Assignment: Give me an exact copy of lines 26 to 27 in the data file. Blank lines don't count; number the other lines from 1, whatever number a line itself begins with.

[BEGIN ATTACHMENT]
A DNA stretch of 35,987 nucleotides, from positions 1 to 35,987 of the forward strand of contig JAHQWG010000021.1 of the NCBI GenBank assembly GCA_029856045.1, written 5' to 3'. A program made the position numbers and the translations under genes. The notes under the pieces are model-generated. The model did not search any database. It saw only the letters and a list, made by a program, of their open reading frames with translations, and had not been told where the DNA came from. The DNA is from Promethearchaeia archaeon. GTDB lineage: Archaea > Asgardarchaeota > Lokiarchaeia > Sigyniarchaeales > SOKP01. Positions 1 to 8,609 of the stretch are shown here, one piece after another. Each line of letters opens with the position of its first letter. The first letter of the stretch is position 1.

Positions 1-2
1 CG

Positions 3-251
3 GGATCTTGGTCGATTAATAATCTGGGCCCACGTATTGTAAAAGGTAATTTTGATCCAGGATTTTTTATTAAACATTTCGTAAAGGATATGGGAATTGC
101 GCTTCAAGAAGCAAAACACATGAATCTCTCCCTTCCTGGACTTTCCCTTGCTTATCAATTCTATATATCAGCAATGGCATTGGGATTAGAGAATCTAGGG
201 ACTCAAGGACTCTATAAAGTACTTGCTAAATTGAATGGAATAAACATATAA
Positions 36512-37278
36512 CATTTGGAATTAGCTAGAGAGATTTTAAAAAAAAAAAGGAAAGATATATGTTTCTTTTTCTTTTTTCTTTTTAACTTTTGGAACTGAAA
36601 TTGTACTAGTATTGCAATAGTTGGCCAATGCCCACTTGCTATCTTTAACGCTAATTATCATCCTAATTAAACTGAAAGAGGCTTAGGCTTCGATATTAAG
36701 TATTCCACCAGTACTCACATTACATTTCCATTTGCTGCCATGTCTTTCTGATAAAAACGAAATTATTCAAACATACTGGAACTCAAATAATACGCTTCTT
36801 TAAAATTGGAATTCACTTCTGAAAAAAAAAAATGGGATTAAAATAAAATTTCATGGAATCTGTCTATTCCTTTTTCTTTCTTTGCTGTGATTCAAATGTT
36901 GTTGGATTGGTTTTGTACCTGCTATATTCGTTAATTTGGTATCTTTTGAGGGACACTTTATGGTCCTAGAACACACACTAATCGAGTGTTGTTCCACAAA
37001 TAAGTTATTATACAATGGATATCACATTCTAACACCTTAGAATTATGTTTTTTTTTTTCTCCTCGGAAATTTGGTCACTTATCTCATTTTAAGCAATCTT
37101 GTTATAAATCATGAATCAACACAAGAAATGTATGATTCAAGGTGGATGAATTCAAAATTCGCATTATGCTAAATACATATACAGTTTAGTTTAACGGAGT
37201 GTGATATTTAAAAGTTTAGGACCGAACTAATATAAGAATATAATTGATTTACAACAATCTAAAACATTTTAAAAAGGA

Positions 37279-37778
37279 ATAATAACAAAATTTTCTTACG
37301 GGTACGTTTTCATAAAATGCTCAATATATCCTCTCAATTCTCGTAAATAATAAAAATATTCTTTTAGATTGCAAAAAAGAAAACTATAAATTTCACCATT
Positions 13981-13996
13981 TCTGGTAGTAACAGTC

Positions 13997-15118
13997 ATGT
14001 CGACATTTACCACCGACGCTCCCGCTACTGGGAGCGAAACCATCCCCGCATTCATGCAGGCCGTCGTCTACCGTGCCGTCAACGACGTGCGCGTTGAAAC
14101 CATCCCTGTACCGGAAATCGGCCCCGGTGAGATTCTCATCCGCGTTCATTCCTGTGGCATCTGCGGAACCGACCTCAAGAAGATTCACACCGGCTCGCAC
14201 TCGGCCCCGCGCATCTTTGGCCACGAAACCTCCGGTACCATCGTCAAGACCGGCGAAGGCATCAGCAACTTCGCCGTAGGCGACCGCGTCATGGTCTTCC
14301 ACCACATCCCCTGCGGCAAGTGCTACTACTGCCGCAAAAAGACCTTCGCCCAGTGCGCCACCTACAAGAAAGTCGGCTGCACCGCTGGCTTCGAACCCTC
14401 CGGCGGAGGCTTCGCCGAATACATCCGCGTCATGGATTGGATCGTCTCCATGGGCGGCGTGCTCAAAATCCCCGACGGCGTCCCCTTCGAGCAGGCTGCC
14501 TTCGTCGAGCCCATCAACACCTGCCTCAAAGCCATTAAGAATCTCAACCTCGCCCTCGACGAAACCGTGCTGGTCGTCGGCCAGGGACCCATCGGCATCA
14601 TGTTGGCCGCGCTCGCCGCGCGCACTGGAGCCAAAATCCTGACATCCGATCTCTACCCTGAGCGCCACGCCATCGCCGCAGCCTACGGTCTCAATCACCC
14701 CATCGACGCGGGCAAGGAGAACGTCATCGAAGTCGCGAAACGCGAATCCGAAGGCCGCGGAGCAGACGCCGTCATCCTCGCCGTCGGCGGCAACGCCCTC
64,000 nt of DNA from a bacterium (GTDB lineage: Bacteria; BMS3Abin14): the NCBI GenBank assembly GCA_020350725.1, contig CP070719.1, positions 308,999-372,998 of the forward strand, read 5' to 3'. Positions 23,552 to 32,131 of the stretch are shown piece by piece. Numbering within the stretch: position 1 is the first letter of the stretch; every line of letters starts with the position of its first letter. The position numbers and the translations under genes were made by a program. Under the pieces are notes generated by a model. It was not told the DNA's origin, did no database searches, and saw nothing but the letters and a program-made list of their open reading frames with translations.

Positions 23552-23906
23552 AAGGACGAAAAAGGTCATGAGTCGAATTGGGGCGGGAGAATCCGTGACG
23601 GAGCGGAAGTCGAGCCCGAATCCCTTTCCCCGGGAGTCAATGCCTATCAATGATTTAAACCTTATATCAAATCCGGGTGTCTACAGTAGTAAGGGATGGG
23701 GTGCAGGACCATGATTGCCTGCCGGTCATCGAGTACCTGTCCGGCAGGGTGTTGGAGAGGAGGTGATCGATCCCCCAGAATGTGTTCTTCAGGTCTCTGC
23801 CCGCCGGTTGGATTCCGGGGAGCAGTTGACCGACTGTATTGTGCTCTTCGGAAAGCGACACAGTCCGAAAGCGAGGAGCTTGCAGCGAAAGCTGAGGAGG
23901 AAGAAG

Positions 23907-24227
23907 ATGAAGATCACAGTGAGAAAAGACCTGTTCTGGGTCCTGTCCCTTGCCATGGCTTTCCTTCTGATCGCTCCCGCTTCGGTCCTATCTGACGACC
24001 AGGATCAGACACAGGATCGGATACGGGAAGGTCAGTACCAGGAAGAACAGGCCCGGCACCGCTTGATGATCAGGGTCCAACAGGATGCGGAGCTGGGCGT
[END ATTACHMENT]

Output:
14201 TCGGCCCCGCGCATCTTTGGCCACGAAACCTCCGGTACCATCGTCAAGACCGGCGAAGGCATCAGCAACTTCGCCGTAGGCGACCGCGTCATGGTCTTCC
14301 ACCACATCCCCTGCGGCAAGTGCTACTACTGCCGCAAAAAGACCTTCGCCCAGTGCGCCACCTACAAGAAAGTCGGCTGCACCGCTGGCTTCGAACCCTC